When people lose their keys or buy a new home, they change their locks and switch to using a new key. Similarly, when website operators lose their cryptographic keys or buy a new domain name, they acquire a new web certificate (a Transport Layer Security (TLS) certificate) to prevent impersonation of their domain and interception of their encrypted HTTP over TLS (HTTPS) connections.
Unlike replacing physical locks and keys, though, disowned cryptographic keys often continue to function. This blog post discusses why this happens and how it can lead to potential security issues.
Stale TLS Certificates: A Caching Problem
To get a TLS certificate, a website operator must prove to a certificate authority (CA) that they control their domain’s web server via a challenge-response exchange.
Once control has been established, the CA issues a signed TLS certificate that links the web server’s domain name to its public cryptographic key. To avoid constant re-verification of web server control, certificates are assigned a validity period or cache duration that indicates how long the domain-to-key mapping is valid.
If the validity period of the certificate is too short, CAs incur additional operational costs from re-verifying web server control and re-issuing certificates. If it is too long, a certificate can become stale–no longer representing the real-world domain-to-key mapping–and allow an adversary to impersonate someone else’s domain.
Discover how popular enabling technologies such as TLS1.3, DNSSEC, and HTTP/3 are becoming globally.
HTTPS Website Spoofing
Let’s look at HTTPS, the web’s primary security protocol, to understand how stale certificates can be problematic. HTTPS uses TLS certificates to authenticate web servers and detect when third parties try to spoof a website. In other words, only the actual operator of example.com should be recognized by a browser as https://example.com.
Stale certificates can break HTTPS server authentication by enabling a third party to spoof a TLS connection for someone else’s domain. Here’s one example of how this can happen:
- Mallory acquires the domain foo.com
- Mallory acquires a certificate for foo.com that is valid for one year.
- Mallory immediately transfers/sells the domain to someone else. Mallory can now impersonate foo.com while her certificate is valid.
My colleagues and I at Oregon State University, Georgia Institute of Technology, and Stanford University recently investigated three forms of third-party staleness — see our paper.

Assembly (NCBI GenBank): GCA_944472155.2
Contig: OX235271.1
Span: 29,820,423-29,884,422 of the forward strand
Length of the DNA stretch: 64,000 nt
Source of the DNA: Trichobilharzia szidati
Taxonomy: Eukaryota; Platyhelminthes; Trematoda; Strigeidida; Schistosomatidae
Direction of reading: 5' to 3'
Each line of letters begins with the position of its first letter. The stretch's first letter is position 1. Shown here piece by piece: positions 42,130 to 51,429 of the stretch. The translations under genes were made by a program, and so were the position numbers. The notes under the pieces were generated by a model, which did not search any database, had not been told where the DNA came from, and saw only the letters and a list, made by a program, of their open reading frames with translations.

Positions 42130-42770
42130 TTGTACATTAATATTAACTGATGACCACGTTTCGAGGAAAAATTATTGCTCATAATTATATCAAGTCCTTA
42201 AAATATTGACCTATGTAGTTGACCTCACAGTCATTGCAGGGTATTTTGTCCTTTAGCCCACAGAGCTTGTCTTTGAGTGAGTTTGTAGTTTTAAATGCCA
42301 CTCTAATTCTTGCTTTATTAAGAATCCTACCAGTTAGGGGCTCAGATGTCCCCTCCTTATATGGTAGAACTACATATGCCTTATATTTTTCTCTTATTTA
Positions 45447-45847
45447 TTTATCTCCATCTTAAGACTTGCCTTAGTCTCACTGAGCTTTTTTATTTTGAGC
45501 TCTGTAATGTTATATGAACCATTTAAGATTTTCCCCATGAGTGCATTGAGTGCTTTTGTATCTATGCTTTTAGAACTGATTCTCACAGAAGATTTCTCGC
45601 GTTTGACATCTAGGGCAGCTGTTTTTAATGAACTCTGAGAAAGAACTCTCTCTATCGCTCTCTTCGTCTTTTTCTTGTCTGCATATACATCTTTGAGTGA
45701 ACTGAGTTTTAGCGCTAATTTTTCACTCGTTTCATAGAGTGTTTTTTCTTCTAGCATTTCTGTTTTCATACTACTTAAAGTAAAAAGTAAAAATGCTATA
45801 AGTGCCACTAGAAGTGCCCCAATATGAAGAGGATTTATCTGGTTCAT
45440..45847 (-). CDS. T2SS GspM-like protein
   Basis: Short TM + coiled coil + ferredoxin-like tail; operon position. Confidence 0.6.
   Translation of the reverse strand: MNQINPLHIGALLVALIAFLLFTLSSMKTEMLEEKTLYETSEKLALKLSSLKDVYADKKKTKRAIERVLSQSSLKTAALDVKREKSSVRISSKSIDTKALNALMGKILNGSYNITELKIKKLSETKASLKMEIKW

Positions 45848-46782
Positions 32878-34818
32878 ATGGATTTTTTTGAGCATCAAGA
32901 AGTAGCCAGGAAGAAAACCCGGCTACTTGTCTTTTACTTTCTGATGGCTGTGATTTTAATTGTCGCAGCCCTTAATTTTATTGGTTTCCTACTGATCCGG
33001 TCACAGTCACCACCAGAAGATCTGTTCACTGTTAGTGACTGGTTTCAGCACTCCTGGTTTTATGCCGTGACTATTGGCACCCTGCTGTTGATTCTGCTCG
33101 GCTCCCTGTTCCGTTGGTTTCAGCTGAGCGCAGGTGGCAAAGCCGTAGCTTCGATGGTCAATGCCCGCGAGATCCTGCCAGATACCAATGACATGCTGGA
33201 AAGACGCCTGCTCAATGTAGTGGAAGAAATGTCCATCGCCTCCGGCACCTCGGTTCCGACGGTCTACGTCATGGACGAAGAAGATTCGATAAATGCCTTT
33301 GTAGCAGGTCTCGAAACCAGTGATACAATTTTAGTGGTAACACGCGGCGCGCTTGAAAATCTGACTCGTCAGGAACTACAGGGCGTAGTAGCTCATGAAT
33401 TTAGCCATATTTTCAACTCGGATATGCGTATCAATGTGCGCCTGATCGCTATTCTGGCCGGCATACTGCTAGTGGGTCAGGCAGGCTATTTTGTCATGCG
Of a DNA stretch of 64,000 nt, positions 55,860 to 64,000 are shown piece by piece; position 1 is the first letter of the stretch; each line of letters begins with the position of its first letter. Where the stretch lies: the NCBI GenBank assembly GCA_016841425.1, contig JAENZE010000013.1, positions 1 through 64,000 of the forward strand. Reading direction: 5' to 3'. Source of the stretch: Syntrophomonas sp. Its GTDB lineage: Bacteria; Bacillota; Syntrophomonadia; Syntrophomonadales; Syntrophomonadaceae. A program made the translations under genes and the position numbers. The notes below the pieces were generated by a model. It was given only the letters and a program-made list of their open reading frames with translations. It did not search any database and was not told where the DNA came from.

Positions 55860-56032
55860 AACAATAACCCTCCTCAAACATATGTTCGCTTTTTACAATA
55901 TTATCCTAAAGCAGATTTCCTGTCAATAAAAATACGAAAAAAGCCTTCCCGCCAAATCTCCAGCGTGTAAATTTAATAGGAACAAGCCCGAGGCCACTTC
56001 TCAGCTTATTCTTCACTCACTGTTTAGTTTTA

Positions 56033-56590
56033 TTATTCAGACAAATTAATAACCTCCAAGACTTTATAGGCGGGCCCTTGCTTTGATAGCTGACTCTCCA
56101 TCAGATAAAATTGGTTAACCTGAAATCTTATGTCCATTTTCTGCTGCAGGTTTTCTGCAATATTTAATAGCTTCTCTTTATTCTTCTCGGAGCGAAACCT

We found that over the last ten years, more than 4 million domains (>1,000 per day) had stale third-party certificates. These domains comprise popular (61 in the Alexa Top 1K websites) and unpopular domains, and the number of stale certificates has grown yearly.
While we could not infer whether these vulnerable domains were actively exploited, the magnitude of exposure highlights the importance of mitigating third-party stale TLS certificates.
|Date Range||# Certs/day||# Certs / day||# Fully Qualified Domain Names/day||#Second-Level Domains/day|
|Domain owner change||2013-2021||2,593||2,807||1,214|
|Managed TLS change||2022||9,495||18,833||7,722|
The seemingly obvious way to mitigate stale certificates is to invalidate them through revocation. However, this runs into several obstacles, including:
- Not all HTTPS clients (for example, command line utilities and mobile applications) support revocation.
- Some revocation support is limited in scope (for example, Chrome/Chromium CRLSets) or leads to soft fails, which renders revocation useless against an intercepting attacker.
- Revocation is poorly used since it is ineffective and/or difficult to manage.
Coordinating with TLS participants to overcome these challenges could significantly reduce the prevalence of stale certificates. But a more accessible option is to shorten certificate validity periods.
The CA/browser community has been moving in this direction: maximum certificate lifetimes decreased to 825 days in 2017 and 398 days in 2020. Despite this security improvement, stale third-party certificates (and affected domains) have multiplied since 2017.
Reducing maximum lifetimes to 90 days, which several major CAs (for example, Let’s Encrypt) already self-enforce, could eliminate up to 75% of third-party staleness.
Figure 2 – Reducing the maximum certificate validity to 90 days would eliminate 75%+ of third-party staleness.
Taking a longer view, the root cause of certificate staleness is the current design of certificate-based website authentication, which attempts to bridge independent domains, web servers, and certificate lifecycles. A more fundamental solution is to decrease the network dependency chain between domain names and their corresponding cryptographic keys, thus reducing unintentional or malicious dependency fracturing opportunities.
Proposals such as DNS-Based Authentication of Named Entities (DANE), Content-Centric Networking (CCN), and Named Data Networking (NDN) align cryptographic keys with the authoritative source for name information, thus empowering name operators and minimizing authentication caching concerns.
To learn more, read our paper ‘Stale TLS Certificates.’
Zane Ma is an assistant professor at Oregon State University. He researches Internet security, focusing on user, web client, and server authentication.